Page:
Glorifying Customer Service
Is social media just a waste of organisations' time? Should marketers be doing better things with their time ... like booking TV ads?
Simon Young says social media requires a brand new skill set that is part call centre and part broadcast.
"Organisations will need to get more hyperlinked and more customer-centric."
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Back in June, the National Business Review ran a Hazel Phillips’ column titled “Had Enough of Social Media”? (You can download a PDF of it here - thanks David!)
In a stinging polemic against the faddishness of social media, Hazel says social media is “highly time consuming, and turns marketing staff into glorified customer service representatives”.
Oh no. We can’t have that, can we? Marketers actually interacting with customers. Just imagine.
But Hazel has a point (one good point in the midst of a lot of misreading of what social media is all about). Time is the most difficult resource to manage. Ideally you want the right people spending the right amount of time on (this part’s important) the right things.
Are the right things TV ads? Database mailings? Market research? Social media? It depends. All of it depends on two things: the organisation’s objectives, and what’s going on in the world around us. It’s all very well to have a company objective and a strategy to achieve that, but if it doesn’t reflect reality, that objective won’t be worth much. It needs to reflect the context you’re operating in.
The thing that many organisations struggle with is that social media requires a brand new skill set. It’s part call centre (responding to customer queries and complaints, reflecting the brand’s values but putting a human face on it, having conversations in real time) and part broadcast (reaching large numbers of people, being publicly visible, needing storytelling talent to engage an audience). Previously, these skills - and the people with them - have been kept separate.
Marketing communications has largely focused on the telling part: “messaging” customers to drive a desired behaviour. Customer service has been seen as the cost centre, a fairly lowly part of the organisation. Sadly, call centre operators have been treated as replaceable parts, while the opposite is true - how many brands have been rescued by a single customer service rep who actually gave a damn?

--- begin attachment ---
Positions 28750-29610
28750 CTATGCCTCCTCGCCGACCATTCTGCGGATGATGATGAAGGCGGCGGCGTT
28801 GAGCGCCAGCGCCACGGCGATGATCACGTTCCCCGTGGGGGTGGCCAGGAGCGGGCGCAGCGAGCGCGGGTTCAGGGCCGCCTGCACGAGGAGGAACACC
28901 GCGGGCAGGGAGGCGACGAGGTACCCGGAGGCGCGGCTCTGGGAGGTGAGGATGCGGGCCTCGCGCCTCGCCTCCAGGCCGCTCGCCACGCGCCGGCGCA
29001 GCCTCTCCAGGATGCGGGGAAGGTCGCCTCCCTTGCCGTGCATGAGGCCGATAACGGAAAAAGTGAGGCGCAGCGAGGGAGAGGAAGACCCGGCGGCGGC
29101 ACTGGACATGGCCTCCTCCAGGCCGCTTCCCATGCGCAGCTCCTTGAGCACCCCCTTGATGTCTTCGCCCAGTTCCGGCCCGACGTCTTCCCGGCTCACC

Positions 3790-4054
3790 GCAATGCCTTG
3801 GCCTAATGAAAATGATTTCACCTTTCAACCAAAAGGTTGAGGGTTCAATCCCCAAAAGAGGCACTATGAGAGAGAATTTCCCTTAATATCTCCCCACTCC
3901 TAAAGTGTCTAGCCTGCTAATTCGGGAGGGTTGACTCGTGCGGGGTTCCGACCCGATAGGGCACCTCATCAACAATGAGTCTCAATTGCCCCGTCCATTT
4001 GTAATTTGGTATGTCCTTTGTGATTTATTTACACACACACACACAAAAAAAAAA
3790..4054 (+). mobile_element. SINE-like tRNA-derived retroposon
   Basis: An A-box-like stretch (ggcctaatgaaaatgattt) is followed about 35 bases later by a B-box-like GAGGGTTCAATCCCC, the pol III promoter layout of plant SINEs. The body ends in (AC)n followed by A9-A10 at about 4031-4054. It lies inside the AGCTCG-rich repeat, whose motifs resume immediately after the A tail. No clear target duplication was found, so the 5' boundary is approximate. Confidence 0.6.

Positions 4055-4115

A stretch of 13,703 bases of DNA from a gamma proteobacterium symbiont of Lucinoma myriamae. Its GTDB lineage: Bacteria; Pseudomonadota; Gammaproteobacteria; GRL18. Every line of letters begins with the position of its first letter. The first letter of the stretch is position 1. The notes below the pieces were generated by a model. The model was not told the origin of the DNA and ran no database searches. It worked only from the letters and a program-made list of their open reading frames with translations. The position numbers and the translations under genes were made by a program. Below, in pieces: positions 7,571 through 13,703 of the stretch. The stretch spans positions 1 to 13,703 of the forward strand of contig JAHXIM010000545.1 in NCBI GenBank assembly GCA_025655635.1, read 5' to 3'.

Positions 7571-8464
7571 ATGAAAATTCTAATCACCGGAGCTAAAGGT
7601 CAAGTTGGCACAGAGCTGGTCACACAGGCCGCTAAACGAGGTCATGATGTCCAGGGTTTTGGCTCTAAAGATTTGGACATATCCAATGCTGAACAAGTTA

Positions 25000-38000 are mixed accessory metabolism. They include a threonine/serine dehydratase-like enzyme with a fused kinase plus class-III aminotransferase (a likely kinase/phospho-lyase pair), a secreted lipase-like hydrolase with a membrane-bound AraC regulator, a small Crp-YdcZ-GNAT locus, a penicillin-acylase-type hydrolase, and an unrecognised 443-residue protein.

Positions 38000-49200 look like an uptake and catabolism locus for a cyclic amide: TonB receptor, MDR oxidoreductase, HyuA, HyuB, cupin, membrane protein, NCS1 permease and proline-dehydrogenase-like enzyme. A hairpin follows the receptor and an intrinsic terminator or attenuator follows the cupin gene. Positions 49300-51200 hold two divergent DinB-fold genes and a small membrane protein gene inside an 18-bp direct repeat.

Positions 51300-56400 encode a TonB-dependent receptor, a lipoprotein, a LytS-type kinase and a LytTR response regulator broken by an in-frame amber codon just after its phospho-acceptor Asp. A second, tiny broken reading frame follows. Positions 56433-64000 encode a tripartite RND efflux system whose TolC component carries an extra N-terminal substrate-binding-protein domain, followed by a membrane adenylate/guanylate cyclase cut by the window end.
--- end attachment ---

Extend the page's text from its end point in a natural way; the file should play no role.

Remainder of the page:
Social media offers large organisations the opportunity to bring marketing and customer service closer together, and smaller organisations the opportunity to do customer service well without a call centre.
But it doesn’t happen automatically, and the status quo will not survive this change. That means that yes, job titles will need to change (my favourite is “tummler”) and maybe a few egos will be bruised. Organisations will need to get more hyperlinked and more customer-centric (in reality, not just in name). (David Armano has some pretty pictures on "social business design" which need quite some explaining, but worth persisting.)
And ironically, it will often start in just one department - or with just one individual. For a whole organisation to want this transformation, they have to see it. So it takes foolhardy, courageous heroes who will ask for forgiveness rather than permission, to try something. In our courses, we try to make it as safe as possible, but in any organisation there is a feeling of risk - of facing the unknown.
But it’s a good feeling, facing the unknown. It’s far better than the alternative, being unprepared for the unknown. So here’s to the future - a future where marketers are, in the best sense of the word, glorified customer service representatives.
(Thanks to gadl for the photo, which reminds us that time is a precious resource)